PLATTE COUNTY, Mo. - The drought is killing not only crops, but the traditions that come with them. No water will mean no picking from the pumpkin patch this fall.
Kathy Wright owns Pumpkins Etc. in Platte County and has a tough time finding just one pumpkin in the five-acre patch. It should be full this time of year.
"Right down here, there's one tiny little pumpkin," Wright said, pointing to a vine. "But it's yellow and so that means it's going to fall off."
The pumpkins have received almost no rain all summer, and that will change how the business operates in the fall.
"We'll let the customers come out here (the pumpkin patch) and wander around because that's what they do every year," said Wright.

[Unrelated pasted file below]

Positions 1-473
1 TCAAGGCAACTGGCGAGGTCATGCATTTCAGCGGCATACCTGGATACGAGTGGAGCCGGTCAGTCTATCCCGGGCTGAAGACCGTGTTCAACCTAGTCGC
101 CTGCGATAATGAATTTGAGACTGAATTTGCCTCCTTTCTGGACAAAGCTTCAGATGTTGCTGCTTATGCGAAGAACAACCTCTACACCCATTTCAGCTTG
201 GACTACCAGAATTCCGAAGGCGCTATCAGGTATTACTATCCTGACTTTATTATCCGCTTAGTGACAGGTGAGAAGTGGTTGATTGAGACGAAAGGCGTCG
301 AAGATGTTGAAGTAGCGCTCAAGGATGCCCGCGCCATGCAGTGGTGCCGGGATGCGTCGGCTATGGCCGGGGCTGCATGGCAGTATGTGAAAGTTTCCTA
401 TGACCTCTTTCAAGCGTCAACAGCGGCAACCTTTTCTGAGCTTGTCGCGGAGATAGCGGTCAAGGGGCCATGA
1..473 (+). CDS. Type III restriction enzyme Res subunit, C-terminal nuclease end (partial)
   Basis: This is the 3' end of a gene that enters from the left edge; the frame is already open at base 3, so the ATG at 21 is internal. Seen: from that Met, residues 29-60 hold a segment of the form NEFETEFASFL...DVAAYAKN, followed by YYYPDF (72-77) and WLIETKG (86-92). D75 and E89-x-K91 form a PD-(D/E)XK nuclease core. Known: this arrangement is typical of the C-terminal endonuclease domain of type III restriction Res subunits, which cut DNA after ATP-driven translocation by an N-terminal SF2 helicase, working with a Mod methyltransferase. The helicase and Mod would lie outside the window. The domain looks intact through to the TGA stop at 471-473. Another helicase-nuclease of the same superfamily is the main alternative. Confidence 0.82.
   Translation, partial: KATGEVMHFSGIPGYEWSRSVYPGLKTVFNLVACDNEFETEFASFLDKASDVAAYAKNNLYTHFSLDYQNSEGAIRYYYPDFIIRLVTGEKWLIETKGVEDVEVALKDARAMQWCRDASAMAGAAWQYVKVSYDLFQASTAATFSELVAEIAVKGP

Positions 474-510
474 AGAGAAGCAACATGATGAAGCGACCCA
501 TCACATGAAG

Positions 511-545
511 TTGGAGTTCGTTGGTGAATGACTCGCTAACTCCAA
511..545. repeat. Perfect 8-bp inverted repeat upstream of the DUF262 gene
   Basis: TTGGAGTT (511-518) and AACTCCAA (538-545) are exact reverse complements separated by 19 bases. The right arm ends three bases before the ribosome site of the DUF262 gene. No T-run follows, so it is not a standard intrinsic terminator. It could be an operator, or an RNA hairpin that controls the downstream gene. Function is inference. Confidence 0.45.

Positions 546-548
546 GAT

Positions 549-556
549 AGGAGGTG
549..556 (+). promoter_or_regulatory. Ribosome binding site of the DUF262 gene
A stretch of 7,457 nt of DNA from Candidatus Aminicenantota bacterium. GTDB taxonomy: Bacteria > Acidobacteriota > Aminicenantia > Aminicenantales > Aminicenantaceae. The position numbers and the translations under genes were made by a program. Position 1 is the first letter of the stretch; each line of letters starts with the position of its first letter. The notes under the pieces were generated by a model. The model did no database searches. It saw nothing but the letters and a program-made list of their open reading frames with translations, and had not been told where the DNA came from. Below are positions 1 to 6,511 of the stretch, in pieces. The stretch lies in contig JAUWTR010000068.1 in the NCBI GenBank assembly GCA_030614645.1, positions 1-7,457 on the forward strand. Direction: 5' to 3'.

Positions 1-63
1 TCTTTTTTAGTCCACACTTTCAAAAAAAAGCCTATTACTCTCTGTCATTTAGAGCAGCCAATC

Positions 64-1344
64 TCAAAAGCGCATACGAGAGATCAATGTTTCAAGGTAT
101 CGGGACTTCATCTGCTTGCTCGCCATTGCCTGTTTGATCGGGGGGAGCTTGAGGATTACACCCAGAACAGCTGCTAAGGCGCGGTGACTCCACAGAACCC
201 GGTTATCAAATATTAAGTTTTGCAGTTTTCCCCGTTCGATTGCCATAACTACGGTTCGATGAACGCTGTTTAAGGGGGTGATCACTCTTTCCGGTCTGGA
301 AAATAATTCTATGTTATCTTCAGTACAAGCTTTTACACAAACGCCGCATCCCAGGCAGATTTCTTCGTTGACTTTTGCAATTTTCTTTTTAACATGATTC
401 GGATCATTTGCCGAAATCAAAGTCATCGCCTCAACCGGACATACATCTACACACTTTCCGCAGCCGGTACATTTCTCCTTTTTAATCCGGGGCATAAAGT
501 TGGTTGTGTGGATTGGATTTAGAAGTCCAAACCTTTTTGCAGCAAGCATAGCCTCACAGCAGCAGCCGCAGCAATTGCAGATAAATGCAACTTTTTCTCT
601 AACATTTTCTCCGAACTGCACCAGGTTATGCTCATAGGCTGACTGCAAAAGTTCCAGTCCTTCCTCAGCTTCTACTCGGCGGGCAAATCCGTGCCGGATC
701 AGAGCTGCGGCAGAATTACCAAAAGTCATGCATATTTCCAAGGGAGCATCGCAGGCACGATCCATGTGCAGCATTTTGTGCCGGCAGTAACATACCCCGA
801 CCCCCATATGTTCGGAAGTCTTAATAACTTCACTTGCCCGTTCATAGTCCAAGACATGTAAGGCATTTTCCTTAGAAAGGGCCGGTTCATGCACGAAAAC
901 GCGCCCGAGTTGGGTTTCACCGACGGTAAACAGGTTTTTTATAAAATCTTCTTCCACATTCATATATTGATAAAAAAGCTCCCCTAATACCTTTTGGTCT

Except this year the only pumpkins customers find, will be shipped in. The numerous school groups that visit will learn more about a drought than a harvest.
With all the money it takes just to get the pumpkins planted and now the cost of bringing them in, Wright knows this season will end in the red.
"We're not going to come out very good this year," she said.
Like anyone who depends on weather, all Wright can do is hope for better luck next year.
"That's how farming is. Some years are good and some years aren't," Wright said.
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